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New Castle Supervisor Pushes For Cameras At Railroad Crossings

New Castle Supervisor Rob Greenstein speaks at a Katonah press conference about grade-crossing safety.
New Castle Supervisor Rob Greenstein speaks at a Katonah press conference about grade-crossing safety. Photo Credit: Tom Auchterlonie
State Sen. Terrence Murphy speaks at a Katonah press conference about grade-crossing safety.
State Sen. Terrence Murphy speaks at a Katonah press conference about grade-crossing safety.
Left to right: Michael Grace, Terrence Murphy, Rob Greenstein, Francis Corcoran and Don Scott pose in front of a train in downtown Katonah.
Left to right: Michael Grace, Terrence Murphy, Rob Greenstein, Francis Corcoran and Don Scott pose in front of a train in downtown Katonah. Photo Credit: Tom Auchterlonie
A passing train at the grade crossing in downtown Katonah.
A passing train at the grade crossing in downtown Katonah. Photo Credit: Tom Auchterlonie

KATONAH, N.Y. -- Standing just feet away from a busy railroad grade crossing in downtown Katonah, local officials from across northern Westchester gathered Monday to voice support for state legislation that would allow municipalities to install traffic cameras at grade crossings.

State Sen. Terrence Murphy, whose district includes the site of February's deadly grade-crossing collision in Valhalla, stressed the public-safety link to the legislation.

“It is our duty as elected officials to protect our community, and if this simple little thing – along with teaming up with our local leaders – is going to save lives, then it is our obligation to do it, and that’s what we’re here to do today.”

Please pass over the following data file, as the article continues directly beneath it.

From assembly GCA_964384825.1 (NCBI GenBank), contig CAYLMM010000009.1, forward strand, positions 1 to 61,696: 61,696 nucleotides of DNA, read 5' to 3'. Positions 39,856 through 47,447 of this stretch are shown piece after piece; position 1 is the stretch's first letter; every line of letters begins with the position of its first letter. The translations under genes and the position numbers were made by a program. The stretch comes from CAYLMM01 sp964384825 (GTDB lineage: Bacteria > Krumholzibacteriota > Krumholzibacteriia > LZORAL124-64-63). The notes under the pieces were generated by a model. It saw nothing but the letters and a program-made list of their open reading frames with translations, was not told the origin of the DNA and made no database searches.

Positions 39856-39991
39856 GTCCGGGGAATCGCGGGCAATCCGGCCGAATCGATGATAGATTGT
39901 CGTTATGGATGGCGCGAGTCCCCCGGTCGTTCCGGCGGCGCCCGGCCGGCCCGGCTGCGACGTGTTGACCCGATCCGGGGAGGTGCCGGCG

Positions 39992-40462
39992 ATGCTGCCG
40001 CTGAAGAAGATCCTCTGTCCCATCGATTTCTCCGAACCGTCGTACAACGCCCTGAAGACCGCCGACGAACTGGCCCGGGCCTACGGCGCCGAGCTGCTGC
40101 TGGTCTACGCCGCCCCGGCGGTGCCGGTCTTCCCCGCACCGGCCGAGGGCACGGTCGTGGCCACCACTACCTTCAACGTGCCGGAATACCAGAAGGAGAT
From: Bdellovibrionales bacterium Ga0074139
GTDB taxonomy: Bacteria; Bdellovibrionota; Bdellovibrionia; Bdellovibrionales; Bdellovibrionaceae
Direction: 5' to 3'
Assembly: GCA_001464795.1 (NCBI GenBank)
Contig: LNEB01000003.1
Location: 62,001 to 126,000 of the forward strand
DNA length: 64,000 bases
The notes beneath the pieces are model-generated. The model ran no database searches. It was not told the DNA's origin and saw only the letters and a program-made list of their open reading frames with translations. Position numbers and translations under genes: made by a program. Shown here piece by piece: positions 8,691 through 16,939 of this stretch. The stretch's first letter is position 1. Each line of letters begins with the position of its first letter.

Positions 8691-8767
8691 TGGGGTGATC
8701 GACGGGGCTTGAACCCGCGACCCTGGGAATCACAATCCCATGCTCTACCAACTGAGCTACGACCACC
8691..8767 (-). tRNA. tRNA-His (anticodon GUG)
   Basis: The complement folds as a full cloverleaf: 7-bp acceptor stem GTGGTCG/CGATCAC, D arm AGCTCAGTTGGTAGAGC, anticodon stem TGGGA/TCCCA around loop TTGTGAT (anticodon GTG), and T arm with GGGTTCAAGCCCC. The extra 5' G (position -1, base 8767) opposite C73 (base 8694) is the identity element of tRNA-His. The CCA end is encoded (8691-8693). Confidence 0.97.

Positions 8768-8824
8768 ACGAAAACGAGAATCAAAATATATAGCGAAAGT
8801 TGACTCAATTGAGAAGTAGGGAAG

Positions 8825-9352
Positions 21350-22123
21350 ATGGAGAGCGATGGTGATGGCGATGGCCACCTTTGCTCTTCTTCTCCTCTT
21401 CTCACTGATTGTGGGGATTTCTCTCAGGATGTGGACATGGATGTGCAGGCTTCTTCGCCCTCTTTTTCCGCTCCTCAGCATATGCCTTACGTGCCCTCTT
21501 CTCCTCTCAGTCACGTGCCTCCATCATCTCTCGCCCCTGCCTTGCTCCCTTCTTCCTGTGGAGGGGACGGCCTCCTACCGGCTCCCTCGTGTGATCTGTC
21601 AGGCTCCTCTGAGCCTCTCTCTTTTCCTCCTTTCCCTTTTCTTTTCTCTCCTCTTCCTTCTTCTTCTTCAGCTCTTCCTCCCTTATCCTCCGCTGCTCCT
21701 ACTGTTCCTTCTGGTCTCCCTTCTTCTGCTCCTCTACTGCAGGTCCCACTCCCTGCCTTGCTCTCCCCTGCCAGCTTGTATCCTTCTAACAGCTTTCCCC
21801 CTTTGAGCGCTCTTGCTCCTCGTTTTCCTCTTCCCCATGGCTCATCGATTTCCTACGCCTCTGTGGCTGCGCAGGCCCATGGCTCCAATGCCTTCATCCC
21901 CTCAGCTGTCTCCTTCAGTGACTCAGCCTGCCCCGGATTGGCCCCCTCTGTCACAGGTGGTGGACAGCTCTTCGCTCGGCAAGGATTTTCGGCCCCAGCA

Violators caught with cameras would have tickets mailed to them, it was noted.

Murphy credited New Castle Supervisor Rob Greenstein with the idea.

“I did suggest this legislation to Senator Murphy and he ran with it,” Greenstein said, adding that the legislation passed the state senate 63-0.

The next step is for companion legislation to pass the state assembly.

During the press conference, Greenstein was asked where the idea came up. He replied that he researched the topic and noticed that cameras are only allowed at traditional traffic lights and for speeding.

Greenstein also noted that New Castle lost three community members in the Valhalla collision. Daily Voice previously reported that two of the train passengers killed lived in town, while the driver of the vehicle hit by the train worked at a local jewelry store.

A busy grade crossing in Chappaqua, which is located by the Saw Mill River Parkway and Horace Greeley High School, has come under particular scrutiny in recent months. Elected officials gathered near it to push for federal funding legislation to make such locations safer, while the crossing has had several close calls, including a vehicle that broke through a gate and a school bus that went over.

Mount Pleasant Supervisor Carl Fulgenzi noted that his town has four grade crossings; one of those is the crossing in Valhalla.

“Whatever we can do to either close or create safer grade crossings throughout the area is, is very much welcome, especially in the town of Mount Pleasant," he said.

Bedford Councilmen Francis Corcoran and Don Scott were also on hand to voice support for the legislation. In Corcoran's case, in it was in his capacity as a member of Metro-North's advisory council for commuters.

Yorktown Supervisor Michael Grace noted that while his town does not have grade crossings, his constituents take the trains. He called the proposal for cameras "very important legislation" to pass.

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